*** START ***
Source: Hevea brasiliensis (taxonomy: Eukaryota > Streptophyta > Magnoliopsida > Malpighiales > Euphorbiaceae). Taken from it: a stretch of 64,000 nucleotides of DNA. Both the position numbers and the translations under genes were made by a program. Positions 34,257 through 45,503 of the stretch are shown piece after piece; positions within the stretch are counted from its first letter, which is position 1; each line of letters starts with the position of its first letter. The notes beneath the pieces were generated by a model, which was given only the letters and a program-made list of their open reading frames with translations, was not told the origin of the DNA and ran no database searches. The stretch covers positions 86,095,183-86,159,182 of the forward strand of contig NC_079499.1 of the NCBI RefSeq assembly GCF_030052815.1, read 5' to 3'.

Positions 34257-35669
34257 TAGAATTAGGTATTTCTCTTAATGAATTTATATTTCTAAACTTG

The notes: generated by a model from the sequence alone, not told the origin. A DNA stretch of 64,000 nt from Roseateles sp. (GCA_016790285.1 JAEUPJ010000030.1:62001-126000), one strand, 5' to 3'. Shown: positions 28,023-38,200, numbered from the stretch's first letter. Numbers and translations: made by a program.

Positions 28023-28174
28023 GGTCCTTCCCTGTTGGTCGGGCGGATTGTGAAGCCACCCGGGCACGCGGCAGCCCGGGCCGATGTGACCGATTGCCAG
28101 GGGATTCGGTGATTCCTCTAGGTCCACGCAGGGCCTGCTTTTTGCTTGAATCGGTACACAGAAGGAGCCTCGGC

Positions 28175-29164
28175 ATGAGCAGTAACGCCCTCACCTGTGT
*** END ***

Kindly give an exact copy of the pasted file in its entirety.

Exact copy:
Source: Hevea brasiliensis (taxonomy: Eukaryota > Streptophyta > Magnoliopsida > Malpighiales > Euphorbiaceae). Taken from it: a stretch of 64,000 nucleotides of DNA. Both the position numbers and the translations under genes were made by a program. Positions 34,257 through 45,503 of the stretch are shown piece after piece; positions within the stretch are counted from its first letter, which is position 1; each line of letters starts with the position of its first letter. The notes beneath the pieces were generated by a model, which was given only the letters and a program-made list of their open reading frames with translations, was not told the origin of the DNA and ran no database searches. The stretch covers positions 86,095,183-86,159,182 of the forward strand of contig NC_079499.1 of the NCBI RefSeq assembly GCF_030052815.1, read 5' to 3'.

Positions 34257-35669
34257 TAGAATTAGGTATTTCTCTTAATGAATTTATATTTCTAAACTTG

The notes: generated by a model from the sequence alone, not told the origin. A DNA stretch of 64,000 nt from Roseateles sp. (GCA_016790285.1 JAEUPJ010000030.1:62001-126000), one strand, 5' to 3'. Shown: positions 28,023-38,200, numbered from the stretch's first letter. Numbers and translations: made by a program.

Positions 28023-28174
28023 GGTCCTTCCCTGTTGGTCGGGCGGATTGTGAAGCCACCCGGGCACGCGGCAGCCCGGGCCGATGTGACCGATTGCCAG
28101 GGGATTCGGTGATTCCTCTAGGTCCACGCAGGGCCTGCTTTTTGCTTGAATCGGTACACAGAAGGAGCCTCGGC

Positions 28175-29164
28175 ATGAGCAGTAACGCCCTCACCTGTGT